A book like this can be reluctant to reveal all about its origins; it misinforms and it simplifies its own history. We are complicit with that simplification. We hand over the money in the shop and leave with it, thinking little about how it came to be there in the first place. Leave aside the odyssey of the text from Paris to Oregon to California (and presumably back and forth) before it was typeset. My book – my unique copy, with its price sticker, ex libris and slight stain down the outer edges (was that there before today?) – had undergone its own journey: from computer screen to print run, and then via binding and warehouse to purchase order and coming to rest on a shelf in the Norrington Room, Oxford’s underground treasure-house of books. And, then, the next instalment of its story began when I purchased it. How many lives it must have touched on its travels, and none of those lives any more able than myself to conceive of all the others who had become in some small way associated with each other by this paper object. To what mundanity a book, however arcane the wisdom of its text, is witness; to what humanity a book is also testimony.


Print lack-of-culture: Latin and the English

Posted in Print History by bonaelitterae on 20 November, 2009

Yesterday, I was looking once again at Andrew Pettegree’s important article on ‘Centre and Periphery in the European Book World’ in last year’s Transactions of the Royal Historical Society. He closes by providing a brief appendix, estimating the total number of books printed in each country up to 1601. A real hostage to fortune, as nothing is more likely to be shown to be inaccurate than an ambitious listing like this, but whatever its deficiencies, it really does highlight a significant point: how unusual England was in its failure to have a strong printing tradition in the lingua franca of Europe, Latin. 

Pettegree provides columns for vernacular printings, those in Latin and totals. He gives raw figures, which I reproduce here, adding a final column, with a simple percentage (with figures rounded up or down as appropriate)  of total printed in Latin. I have kept his distinction between ‘core’ and ‘periphery’ but reordered each section to give countries in descending order of Latin percentage:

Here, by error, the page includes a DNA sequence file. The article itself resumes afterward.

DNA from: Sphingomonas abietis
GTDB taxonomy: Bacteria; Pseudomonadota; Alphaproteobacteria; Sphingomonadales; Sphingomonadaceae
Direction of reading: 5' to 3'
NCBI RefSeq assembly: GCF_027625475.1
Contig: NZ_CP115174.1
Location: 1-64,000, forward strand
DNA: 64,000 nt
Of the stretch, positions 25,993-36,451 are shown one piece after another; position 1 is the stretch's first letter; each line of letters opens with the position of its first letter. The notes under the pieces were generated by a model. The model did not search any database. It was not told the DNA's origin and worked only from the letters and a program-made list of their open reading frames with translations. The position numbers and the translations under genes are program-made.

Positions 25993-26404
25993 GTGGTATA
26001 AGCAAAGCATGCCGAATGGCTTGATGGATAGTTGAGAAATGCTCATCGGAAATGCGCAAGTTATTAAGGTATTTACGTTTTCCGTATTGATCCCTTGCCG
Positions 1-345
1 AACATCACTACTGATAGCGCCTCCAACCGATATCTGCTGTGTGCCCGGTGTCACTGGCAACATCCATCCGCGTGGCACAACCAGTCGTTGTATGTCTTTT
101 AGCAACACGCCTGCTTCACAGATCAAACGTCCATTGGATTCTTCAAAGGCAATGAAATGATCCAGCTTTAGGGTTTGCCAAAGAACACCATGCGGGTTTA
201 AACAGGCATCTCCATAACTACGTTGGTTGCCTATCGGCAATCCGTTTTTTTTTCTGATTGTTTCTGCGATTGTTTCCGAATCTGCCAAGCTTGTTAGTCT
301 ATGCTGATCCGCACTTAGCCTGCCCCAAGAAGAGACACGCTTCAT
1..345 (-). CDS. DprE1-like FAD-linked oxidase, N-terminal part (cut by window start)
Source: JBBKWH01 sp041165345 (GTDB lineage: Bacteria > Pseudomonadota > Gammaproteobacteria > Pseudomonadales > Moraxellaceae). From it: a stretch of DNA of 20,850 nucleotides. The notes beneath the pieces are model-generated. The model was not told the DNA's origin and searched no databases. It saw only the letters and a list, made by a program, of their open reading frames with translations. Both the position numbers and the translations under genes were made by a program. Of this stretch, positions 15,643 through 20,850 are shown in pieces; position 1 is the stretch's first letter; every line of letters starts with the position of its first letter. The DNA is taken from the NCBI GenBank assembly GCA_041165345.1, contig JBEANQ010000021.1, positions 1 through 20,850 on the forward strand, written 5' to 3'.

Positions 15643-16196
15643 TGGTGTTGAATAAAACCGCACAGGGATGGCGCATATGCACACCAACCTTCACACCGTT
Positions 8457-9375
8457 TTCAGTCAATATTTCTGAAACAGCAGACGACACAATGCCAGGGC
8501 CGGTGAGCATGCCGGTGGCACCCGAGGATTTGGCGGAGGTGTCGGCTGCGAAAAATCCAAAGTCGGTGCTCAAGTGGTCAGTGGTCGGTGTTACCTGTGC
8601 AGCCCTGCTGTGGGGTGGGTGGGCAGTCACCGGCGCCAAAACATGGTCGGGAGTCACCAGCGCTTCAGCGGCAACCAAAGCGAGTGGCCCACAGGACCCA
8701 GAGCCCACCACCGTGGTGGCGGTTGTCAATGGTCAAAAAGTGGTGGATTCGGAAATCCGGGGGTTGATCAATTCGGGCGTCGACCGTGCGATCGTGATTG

‘Core’ zone        
  Vernacular Latin Total % Latin
Swiss Confederation 4,757 9,270 14,027 66%
Germany 62,600 70,016 132,616 53%
Low Countries 14,161 13,452 27,613 49%
Italy 50,800 47,000 97,800 48%
France 45,344 34,000 79,344 43%
‘Peripheral’ regions        
Scandinavia 873 793 1,666 48%
Eastern Europe 6,000 5,000 11,000 45%
Spain 10,200 4,800 15,000 32%
England 11,616 1,816 13,432 14%

As I said, what is so marked here is how out of step with other countries England was in the production of Latin books — a point which, even with significant revision of these figures, would remain true. It provides in simple, pungent fashion corroboration of a point made often but worth repeating: that, for learned works, England relied on imports, and, indeed, a learned Englishman would often go abroad to have his Latin works printed. Yet, before we English hang our heads in shame at the unlettered nature of our earlier presses, let us consider this positively. England’s book culture was, of necessity, cosmopolitan, thriving on allowing in ‘foreigners’; in that sense, the English had reason to be more European than their colleagues on the mainland.